Peace


I know for a fact, through experience, that kua is not hip socket ball!
Experientially and a general comment that kua and yao (waist) work together within a structure that allows for use in tuishou, from which is extrapolated in the form and become a part of it in execution. Motion can be derived from anywhere (horizontally and vertically) within that structure. I am unsure that movement comes from the kua because it (power) has to be generated and it may come from the foot, obviously but redirection allows for indirect 'falling into emptiness', which may or may not rely on ground power but body stabilization. Hard to describe!
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Re: use of the kua in yang taiji

Postby chh » Sun Feb 19, 2012 11:43 am

So one question is about the role of the kua in generating power. I think it's involved in that (you can feel this especially in moves that shift from back to front with the waist turning from turned to square), and it may not be necessary to get into a discussion of how to interpret the tai chi classics in order to see how it's involved.

There's another really important way that the kua is used in tai chi, and that's its role in accommodating the sinking of the dan tien, and I think in sung jin as well. Having the kua loose and flexible is part of what allows your momentum to travel downwards to the feet at the end of fa jing, and you can notice this especially in moves like press or brush knee where the weight shift and waist turn occur together. At the last instant of those moves, if I don't direct the forward momentum down and absorb it in the kua, I tend to lose my root and fall forward or mess up the force. I think the mobility in the kua is also part of what keeps your root stable and difficult to perturb in push hands practice.

I guess I sort of think of the kua as lining up with the inguinal canal, or like the 'abs/leg interface' where the top part of the thigh meets the lower abdomen.

I'd like to know if anyone else has thoughts about the connection of the kua to sung energy and rooting.
Last edited by chh on Sun Feb 19, 2012 2:24 pm, edited 1 time in total.
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Re: use of the kua in yang taiji

Postby pete5770 » Tue Feb 21, 2012 9:35 am

I have to say, you guys really do know your Tai Chi. I'm still stumped by Josh and his "...wellspring of destiny..." statement. :? :? :wink:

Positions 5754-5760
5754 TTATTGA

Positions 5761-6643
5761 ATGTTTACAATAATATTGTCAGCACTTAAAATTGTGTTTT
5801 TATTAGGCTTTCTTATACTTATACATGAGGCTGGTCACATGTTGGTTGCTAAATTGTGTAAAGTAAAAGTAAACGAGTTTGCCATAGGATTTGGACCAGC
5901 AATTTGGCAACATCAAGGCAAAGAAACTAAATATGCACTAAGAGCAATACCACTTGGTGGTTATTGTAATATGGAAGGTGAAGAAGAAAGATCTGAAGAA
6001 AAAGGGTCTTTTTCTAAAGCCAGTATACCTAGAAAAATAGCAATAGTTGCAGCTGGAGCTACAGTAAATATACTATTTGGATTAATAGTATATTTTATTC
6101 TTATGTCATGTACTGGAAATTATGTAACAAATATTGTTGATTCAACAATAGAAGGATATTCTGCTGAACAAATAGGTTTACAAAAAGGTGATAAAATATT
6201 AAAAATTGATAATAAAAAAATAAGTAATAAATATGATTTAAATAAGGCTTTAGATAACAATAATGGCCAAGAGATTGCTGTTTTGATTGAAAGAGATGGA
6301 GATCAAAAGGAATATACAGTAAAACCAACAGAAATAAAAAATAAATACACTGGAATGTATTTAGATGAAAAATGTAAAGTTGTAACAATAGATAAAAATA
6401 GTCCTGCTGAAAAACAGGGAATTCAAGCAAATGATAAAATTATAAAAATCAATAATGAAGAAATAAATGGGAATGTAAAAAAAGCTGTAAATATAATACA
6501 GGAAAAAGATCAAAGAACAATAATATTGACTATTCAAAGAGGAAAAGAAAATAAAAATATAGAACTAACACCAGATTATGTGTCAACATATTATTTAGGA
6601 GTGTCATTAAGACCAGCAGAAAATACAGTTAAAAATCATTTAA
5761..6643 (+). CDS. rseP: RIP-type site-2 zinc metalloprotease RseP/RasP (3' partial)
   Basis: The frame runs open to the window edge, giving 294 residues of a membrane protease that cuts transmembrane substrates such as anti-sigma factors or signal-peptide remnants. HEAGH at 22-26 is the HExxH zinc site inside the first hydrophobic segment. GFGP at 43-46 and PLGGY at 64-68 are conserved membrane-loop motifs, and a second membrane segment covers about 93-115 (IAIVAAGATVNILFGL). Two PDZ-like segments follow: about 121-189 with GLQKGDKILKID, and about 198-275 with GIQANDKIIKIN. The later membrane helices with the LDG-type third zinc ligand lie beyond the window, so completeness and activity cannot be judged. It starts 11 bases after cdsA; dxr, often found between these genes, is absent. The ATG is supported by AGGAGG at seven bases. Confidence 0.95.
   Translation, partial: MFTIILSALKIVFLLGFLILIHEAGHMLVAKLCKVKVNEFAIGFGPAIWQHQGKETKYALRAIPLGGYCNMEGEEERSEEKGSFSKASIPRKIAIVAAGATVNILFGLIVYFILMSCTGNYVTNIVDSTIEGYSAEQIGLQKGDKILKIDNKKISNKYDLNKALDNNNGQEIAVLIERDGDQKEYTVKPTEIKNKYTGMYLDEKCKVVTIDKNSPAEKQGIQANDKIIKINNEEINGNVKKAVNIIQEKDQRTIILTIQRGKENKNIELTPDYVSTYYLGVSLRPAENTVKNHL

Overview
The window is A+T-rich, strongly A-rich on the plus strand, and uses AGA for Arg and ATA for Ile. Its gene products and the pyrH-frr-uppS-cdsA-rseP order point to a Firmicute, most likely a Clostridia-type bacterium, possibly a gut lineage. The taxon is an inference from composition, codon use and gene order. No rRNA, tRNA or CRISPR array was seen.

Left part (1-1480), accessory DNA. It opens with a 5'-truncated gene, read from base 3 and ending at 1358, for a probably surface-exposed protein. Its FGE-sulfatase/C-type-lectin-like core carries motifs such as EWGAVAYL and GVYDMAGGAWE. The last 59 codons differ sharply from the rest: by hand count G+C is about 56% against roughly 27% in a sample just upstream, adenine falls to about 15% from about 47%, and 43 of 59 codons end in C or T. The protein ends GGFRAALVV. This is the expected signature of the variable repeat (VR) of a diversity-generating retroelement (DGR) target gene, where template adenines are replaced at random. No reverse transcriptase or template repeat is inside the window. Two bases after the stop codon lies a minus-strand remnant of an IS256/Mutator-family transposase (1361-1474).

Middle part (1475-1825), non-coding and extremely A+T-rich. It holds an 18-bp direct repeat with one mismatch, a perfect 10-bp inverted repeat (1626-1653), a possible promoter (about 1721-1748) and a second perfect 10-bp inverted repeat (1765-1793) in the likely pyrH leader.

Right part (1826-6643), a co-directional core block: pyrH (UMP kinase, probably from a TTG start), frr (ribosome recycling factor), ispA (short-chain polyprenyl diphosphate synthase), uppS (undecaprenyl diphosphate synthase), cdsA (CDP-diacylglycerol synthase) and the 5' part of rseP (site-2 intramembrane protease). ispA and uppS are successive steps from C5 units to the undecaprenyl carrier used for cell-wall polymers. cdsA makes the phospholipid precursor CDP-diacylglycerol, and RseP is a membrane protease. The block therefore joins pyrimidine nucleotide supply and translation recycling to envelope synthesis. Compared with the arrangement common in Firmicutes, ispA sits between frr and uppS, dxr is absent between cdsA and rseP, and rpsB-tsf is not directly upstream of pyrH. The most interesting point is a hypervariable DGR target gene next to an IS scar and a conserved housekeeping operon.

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Re: use of the kua in yang taiji

Postby pete5770 » Tue Feb 21, 2012 5:26 pm

Josh Young wrote:It was allegedly written for Chengfu by WeiMing but is said to have contained Chengfus teachings and was approved by him. However I believe he does quote the SengFeng classic.

They do teach a certain understanding of these lines in the teachings coming from ChengFu like WeiMings transmissions including what reached me via my teacher.

You seem like a good guy. Let's hear some of your ideas instead of the constant rehash of "..the ancients say...." and "....the masters tell us....". We have all heard or read, at least some or most, of the quotes that are out there and have all processed them in our minds to whatever degree we see fit. Is it possible that some of these quotes were merely ideas that people had and that they may have turned out wrong, as some ideas do? Not all that is said should be taken as "gospel". A lot of things are said that sound profound but rarely do we know the intent of the man saying it, especially something said 200 years ago. Some of it could have been simply casual conversation, that got noted by someone, as oppossed to great proclamations of ultimate truth.
And anyway these "ancients" were, after all, only men, much like you and I, warts and all. I'd much rather hear your ideas. We can't stay in the past forever and our minds are every bit as good as theirs were. But I rant on, sorry.
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Re: use of the kua in yang taiji

Postby Josh Young » Tue Feb 21, 2012 7:01 pm

Pete, is it all in the oral teachings that accompany the physical demonstration of the teachings.
My ideas don't matter here, the teachings are perfect.
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Re: use of the kua in yang taiji

Postby pete5770 » Wed Feb 22, 2012 8:28 pm

Josh Young wrote:
My ideas don't matter here, the teachings are perfect.


For once you have left me without words. WHEW
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Re: use of the kua in yang taiji

Postby adamfuray » Mon Feb 27, 2012 12:14 am

the chinese word kua refers generally to the region of the pelvic bone, and specifically to the joint formed by the pelvic bone and the top of the femur. The expression song kua means "relax the kua" and applies to the joint supporting the weighted leg (or legs if your stance is double weighted).
The expression "open the kua" means generally that the knees should not tip inward. In practice, this rule pertains primarily to the knee of the weighted leg, particularly in side bow-stances.